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January 03, 2013

How 'Suite' It Is! Danish Utility to Deploy Omnia Full-Service Smart Grid Platform



The energy supplier, Odder, Denmark-based Østjysk Energi, has signed on to purchase and deploy a complete wireless smart metering system, including 30,000 smart meters. This makes Østjysk Energi the first utility to order the new smart grid-platform, Omnia from Skanderborg, Denmark-based Kamstrup.

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The Omnia Suite is full-service smart grid platform comprising smart meters, network communication, meter data management (MDM) and security features tailored to the business of utilities today. As a true multi-utility platform it integrates all supply types – power, water, gas, heating and cooling – and all modern communication technologies. It is an open-standard, high performance solution, complying with international market requirements and regulatory mandates and supporting distributed energy sources. (see video).

 With the new smart metering system Østjysk Energi is ramping up to the future Smart Grid with enriched features for grid optimization.

Installation Manager, Brian Hansen, from Østjysk Energi explains the choice of the Omnia platform: “In the selection process we were interested in usability as well as system performance and security aspects. Especially data security must be weighted when implementing a future-proof smart metering system. Our main focus, though, has been on the functions that will give us an advantage in terms of grid optimization and improved maintenance work. We are looking forward to getting a powerful tool for trouble shooting as well as easier access to critical and detailed information from the grid.”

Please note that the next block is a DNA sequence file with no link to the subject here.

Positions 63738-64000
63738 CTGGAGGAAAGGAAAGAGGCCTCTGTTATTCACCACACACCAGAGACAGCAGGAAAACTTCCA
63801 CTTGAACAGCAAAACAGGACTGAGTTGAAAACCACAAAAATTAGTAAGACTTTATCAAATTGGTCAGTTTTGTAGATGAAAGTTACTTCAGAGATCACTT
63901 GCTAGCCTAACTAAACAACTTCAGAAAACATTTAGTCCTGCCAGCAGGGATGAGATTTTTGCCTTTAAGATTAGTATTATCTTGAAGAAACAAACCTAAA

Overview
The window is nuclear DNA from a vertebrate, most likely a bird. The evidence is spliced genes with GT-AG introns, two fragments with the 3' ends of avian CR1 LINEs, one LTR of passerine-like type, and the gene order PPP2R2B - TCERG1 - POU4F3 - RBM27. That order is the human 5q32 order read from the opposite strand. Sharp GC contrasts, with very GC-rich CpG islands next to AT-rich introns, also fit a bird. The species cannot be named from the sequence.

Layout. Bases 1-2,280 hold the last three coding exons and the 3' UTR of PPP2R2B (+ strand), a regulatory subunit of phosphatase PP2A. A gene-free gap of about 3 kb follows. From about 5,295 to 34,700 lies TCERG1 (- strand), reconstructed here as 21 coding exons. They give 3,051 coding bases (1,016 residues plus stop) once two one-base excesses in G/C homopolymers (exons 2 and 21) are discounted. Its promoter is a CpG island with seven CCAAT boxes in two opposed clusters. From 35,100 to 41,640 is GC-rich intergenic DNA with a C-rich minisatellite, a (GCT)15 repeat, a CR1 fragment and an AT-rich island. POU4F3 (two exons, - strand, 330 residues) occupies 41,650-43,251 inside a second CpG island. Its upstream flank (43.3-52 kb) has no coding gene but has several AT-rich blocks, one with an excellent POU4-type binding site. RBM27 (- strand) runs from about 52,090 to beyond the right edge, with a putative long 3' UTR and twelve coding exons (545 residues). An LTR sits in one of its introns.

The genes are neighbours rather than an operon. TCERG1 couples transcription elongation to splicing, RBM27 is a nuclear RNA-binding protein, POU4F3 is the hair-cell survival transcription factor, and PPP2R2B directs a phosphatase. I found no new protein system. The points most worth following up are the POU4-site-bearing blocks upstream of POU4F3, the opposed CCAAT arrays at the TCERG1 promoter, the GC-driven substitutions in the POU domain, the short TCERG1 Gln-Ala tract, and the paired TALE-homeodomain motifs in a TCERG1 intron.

Østjysk Energi further mentions the system’s distributed intelligence as a decisive factor that will save valuable installation time and provide detailed insight into the low voltage grid.

Immediately after installation, the meters will communicate their identity to the head-end system. The enhanced intelligence in meters and concentrators will provide quick responses, as well as a high data frequency, from the low-voltage grid.

“We have in our supply area among our customers a large number of solar panels, which poses a voltage quality challenge that the meters must be able to handle. [These] smart meters will push alarms in case of over-voltage, and we will be able to define maximum values and avoid critical sags and swells,” Brian Hansen explained.

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Edited by Brooke Neuman
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